Review: ‘Enola Holmes’
By: Arpit Nayak
Cinema has often adapted the stories of iconic books. At times it is mostly successfully, but sometimes not. One of the adaptations that is the most loved and admired is Sherlock Holmes; the tale of it we have seen in books, television series, and films. The film “Enola Holmes” is about his youngest sister, who is adapted from the first part in a six-book series by Nancy Springer.
The story is set in England in 1884, centering on 16-year-old Enola Holmes (Millie Bobby Brown), the only sister of Sherlock Holmes. She was raised in the English countryside by her unconventional mother, Eudoria (Helena Bonham Carter), who is much concerned with women’s rights and decides to give her daughter an education in with men. The result of it makes Enola trained in fighting, science, ciphers, chess, and she is a compulsive reader at the public library.
Enola’s life changes into chaos one morning when her mother, Eudoria, disappears. She leaves a series of puzzling clues that show her character as an independent-minded girl. Her two elder brothers, Mycroft (Sam Claflin) and Sherlock (Henry Cavill) immediately return home to find out the mystery of the disappearance and deal with their sister.
While she has a steady understanding of Sherlock, Mycroft is the opposite of it. He decides to send her to boarding school to complete her education, but Enola has other plans. She wanted to find out what happened to her mother, so she escapes to London to search for her mother. She is a bright, confident, spirited young woman who is full of knowledge and wit. Still, she is not aware of an outside world that doesn’t value intelligent, independent, free-thinking women due to her isolated upbringing.
Speaking of cinematic aspects, director Harry Bradbeer cleverly adapts the witty style of audience communication to a young protagonist’s emotional variation. He brings a comparably fresh, straight approach to the story. Enola presents as her relater, often breaking the fourth wall. Simultaneously, Enola talks to the viewers or shoots knowing looks in their direction, making her reactions more personal and endearing. It’s tough to execute, but magical when done right; Bradbeer acquires this technique and uses it flourishingly.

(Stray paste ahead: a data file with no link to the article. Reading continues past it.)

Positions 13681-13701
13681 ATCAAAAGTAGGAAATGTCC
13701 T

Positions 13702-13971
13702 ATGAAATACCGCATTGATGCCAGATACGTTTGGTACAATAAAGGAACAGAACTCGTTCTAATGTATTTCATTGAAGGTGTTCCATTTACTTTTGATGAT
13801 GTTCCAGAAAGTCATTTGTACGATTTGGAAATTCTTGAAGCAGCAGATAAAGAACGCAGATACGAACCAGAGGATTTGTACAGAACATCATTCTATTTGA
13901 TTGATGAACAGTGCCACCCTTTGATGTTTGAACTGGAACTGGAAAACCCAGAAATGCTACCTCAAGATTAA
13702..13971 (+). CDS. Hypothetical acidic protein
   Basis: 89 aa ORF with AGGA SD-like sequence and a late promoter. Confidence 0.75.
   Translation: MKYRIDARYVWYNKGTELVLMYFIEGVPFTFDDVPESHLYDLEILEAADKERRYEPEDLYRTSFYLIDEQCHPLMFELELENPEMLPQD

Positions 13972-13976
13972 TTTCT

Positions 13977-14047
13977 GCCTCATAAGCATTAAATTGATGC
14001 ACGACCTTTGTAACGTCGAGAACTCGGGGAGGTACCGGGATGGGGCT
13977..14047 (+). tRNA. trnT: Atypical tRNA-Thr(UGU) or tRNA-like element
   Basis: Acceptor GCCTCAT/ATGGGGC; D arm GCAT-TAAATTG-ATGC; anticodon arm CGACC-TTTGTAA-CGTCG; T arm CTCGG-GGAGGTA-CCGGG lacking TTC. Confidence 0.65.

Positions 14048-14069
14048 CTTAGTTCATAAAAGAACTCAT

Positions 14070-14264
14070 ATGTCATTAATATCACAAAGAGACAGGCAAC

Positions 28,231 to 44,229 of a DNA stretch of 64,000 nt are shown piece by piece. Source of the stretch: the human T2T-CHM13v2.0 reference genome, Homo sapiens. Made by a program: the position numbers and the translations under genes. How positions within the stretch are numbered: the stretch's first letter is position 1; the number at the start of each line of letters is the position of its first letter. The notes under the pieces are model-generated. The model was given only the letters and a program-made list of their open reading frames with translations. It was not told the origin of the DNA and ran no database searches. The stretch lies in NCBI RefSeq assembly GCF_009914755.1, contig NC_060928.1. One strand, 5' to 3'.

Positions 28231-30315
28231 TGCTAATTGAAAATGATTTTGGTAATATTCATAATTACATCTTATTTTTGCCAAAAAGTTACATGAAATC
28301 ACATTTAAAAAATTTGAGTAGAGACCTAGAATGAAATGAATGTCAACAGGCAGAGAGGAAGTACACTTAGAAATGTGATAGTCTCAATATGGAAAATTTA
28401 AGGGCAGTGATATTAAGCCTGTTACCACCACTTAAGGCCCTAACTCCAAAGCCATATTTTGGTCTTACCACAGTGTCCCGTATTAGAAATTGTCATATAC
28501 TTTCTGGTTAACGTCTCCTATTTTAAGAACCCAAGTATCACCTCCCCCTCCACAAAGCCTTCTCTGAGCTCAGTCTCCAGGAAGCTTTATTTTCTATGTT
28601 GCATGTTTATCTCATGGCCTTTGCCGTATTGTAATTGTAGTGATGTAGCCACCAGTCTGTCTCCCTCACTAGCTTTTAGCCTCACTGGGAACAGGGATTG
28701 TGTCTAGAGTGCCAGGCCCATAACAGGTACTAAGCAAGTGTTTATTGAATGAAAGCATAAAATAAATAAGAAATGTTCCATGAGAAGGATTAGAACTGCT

The screenplay of Jack Thorne perfectly balances the famous character of Sherlock, where he is essential. Still, we know the focus on the story. Despite being a mystery film, he also celebrates courageous women who were ahead of their time. The narrative gives a realistic look at girls in the era who grow up in a society that restraint their extension and limits of what sort of women they can turn out to be. The music of Daniel Pemberton—with costumes design of Consolata Boyle and Michael Carlin’s production design—help the story to become a visual treat.
“Enola Holmes” is mainly lighthearted, but dreadful and unpredictably violent sometimes. The action does get an extraction. It has a prime focus on female empowerment. The lead character repeatedly gets underestimated based on her gender and young age. The film does not shy away from showing the mistakes made by her arrogant speculations. Where she comes across a boy, it shows her feelings in a human way. Enola is street-smart and quick-witted is enough to win any age group of viewers.
As Enola Holmes, Millie Bobby Brown is a breath of the film; her performance is magnificent. The way she moves to the way she delivers dialogue is a delight to watch on screen. As for Henry Cavil, he provides a fascinating, fresh take on Sherlock’s iconic role with style and charm. His chemistry with Millie Bobby Brown is perfect. Sam Claflin as Mycroft Holmes sets a quintessential tone with a well-assigned supporting cast including Frances de la Tour, Fiona Shaw, and Adeel Akhtar.
“Enola Holmes” works effectively with its endearing characters, neat dialogue, and captivating mystery; it does not deliver all the answers. Overall it’s a fun and breezy adventure story with thoughtful social commentary that falls into the ‘something for everyone category,’ which begs a sequel. The film releases September 23rd worldwide on Netflix.
Mark is the Managing Editor of The Movie Buff and started the site in 2011 with Matt DeCristo. He is a lover of cinema, his favorite genres being drama, horror, and independent. Follow Mark @The_Movie_Buff on Twitter for all site news.